Last Thursday, I went to my serving job and was polishing wine glasses, as I usually do at the start of the shift. If you've ever polished a wine glass before, you know it can be incredibly tedious. No matter the dishwasher, when each glass is held up to the light, it has an uncanny way of revealing hidden water spots and fingerprints galore. Shining them individually is an unavoidable part of working in the restaurant industry, and on nights when I am the only server scheduled to open, it means I'm polishing for a good 40 minutes.
This is not my favorite activity, to put it mildly, and when I finished last Thursday evening, I noticed a sharp pain in my left hand. It started at the base and then spread through the left side of my palm all the way up to my thumb. I couldn't seem to grip anything and it hurt to move that half of my hand around in any way.
My first response was that the pain would go away if I simply stretched it a bit. I bent my fingers backwards, massaged my thumb joint, and shook my hand around to loosen it up. Feels better already, I thought.
But as the night rolled on, I soon found that I have a tendency to reach for everything with my right hand and pass it off to my left. I balance drink trays on my left hand. I grip heavy plates of food with it, and I also depend on it for stabilizing wine bottles while using my right hand to unscrew the cork and present it to the guest.
That particular evening, we were surprised by a party of ten lawyers who came in for dinner, but hadn't made a reservation. They filed into the restaurant in suits and ties, fresh off a long, yet successful day in court. That afternoon had been a groundbreaking one, they told me, as the case they'd been working for the last thirteen years finally made some major progress.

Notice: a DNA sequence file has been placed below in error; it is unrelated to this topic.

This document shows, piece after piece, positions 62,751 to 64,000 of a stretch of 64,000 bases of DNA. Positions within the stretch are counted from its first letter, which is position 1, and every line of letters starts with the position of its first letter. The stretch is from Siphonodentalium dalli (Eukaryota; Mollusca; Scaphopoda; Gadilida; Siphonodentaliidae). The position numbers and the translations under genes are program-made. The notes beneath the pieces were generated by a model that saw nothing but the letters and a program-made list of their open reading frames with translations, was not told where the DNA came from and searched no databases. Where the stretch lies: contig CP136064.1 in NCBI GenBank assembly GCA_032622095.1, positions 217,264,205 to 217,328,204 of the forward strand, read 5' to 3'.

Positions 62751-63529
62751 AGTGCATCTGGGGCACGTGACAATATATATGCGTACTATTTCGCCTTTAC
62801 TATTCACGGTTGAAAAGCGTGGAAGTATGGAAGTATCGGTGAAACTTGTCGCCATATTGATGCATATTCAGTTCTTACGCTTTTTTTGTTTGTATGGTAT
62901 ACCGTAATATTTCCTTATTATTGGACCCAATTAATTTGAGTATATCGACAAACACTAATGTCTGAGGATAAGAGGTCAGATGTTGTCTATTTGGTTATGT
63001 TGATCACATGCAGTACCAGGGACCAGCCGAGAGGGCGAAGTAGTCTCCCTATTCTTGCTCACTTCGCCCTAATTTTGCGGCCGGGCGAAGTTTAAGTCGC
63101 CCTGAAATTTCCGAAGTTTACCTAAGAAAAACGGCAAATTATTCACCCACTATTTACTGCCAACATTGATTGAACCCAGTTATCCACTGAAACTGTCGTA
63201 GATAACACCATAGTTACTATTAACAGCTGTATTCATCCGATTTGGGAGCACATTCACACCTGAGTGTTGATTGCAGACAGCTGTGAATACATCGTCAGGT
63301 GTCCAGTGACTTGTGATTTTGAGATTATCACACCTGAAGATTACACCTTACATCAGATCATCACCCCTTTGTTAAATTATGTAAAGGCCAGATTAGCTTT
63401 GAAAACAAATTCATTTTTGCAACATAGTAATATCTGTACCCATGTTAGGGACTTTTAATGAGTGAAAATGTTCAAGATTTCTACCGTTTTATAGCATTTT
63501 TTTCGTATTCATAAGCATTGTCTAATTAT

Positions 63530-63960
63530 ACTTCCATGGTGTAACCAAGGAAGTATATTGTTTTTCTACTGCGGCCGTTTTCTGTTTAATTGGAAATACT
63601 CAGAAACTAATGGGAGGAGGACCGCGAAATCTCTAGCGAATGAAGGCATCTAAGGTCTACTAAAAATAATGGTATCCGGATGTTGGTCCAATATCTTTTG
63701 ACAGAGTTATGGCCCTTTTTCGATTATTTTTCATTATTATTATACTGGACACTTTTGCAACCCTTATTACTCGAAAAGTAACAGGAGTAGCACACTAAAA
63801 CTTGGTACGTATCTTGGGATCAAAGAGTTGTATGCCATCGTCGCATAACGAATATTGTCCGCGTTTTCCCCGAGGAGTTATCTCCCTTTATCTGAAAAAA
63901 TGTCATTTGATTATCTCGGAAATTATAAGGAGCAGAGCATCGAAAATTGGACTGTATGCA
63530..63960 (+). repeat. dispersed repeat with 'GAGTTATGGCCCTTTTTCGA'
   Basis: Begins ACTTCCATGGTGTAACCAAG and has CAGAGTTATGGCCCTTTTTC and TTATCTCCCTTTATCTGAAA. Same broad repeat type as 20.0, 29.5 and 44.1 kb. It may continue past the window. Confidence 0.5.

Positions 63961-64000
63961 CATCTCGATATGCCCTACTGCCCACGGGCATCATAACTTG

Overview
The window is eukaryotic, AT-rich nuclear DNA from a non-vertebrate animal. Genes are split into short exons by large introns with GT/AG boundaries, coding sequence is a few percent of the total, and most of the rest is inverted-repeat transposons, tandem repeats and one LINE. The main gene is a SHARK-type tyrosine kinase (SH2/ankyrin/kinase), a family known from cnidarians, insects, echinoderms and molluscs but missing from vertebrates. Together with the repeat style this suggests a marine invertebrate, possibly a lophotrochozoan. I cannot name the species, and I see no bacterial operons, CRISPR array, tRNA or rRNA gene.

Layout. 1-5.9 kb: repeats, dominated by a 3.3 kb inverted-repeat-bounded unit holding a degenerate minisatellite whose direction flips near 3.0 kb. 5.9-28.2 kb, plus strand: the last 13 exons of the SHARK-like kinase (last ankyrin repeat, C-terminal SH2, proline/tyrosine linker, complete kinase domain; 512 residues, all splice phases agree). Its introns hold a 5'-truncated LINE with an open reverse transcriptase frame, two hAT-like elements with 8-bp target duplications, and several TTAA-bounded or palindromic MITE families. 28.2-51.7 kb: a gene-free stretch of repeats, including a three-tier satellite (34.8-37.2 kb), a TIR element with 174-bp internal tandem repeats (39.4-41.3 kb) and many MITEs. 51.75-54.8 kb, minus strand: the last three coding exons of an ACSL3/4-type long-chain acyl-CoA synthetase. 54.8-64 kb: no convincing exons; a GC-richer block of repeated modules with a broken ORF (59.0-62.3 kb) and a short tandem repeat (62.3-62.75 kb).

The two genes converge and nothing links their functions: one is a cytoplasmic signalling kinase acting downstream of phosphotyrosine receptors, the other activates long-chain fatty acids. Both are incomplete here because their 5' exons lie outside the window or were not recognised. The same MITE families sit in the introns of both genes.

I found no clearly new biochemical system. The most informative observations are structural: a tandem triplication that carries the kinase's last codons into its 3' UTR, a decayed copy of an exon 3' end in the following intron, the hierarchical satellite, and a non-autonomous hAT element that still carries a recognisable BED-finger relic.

As happy as I was for them, and as much as I wanted to indulge their celebratory mood, opening all five of the bottles of Cabernet they ordered just about killed me. By the time I brought the last one out, my left hand was in so much pain, I feared I was going to drop the bottle mid opening.
What is going on with my body? I wondered. I'd never experienced anything like this before, and it was unnerving.
Rather than going to the doctor, or checking Web MD, I took the lazier route and consulted the people who were standing right in front of me: my coworkers. They came up with the following diagnoses:
- Muscle strain.
- Ruptured tendon.
- Early stages of Arthritis.
- Carpal tunnel. "Our generation is especially prone to it because we've grown up texting and typing our whole lives," one coworker told me.
One week later, I still can't tell you exactly what was wrong with my thumb, but I can tell you this: I bought a thumb brace at the drug store, which kept it supported, but immobile. I prayed a lot and I wore my brace for three whole days. By Monday morning, I went from not being able to tie my shoelaces, to having full mobility back in my left hand.
It's amazing the things we take for granted. That's why this week I am especially grateful -- for these blueberry muffins, and for the gift of using both my hands to bake them.
Blueberry Muffins With Almond Streusel Topping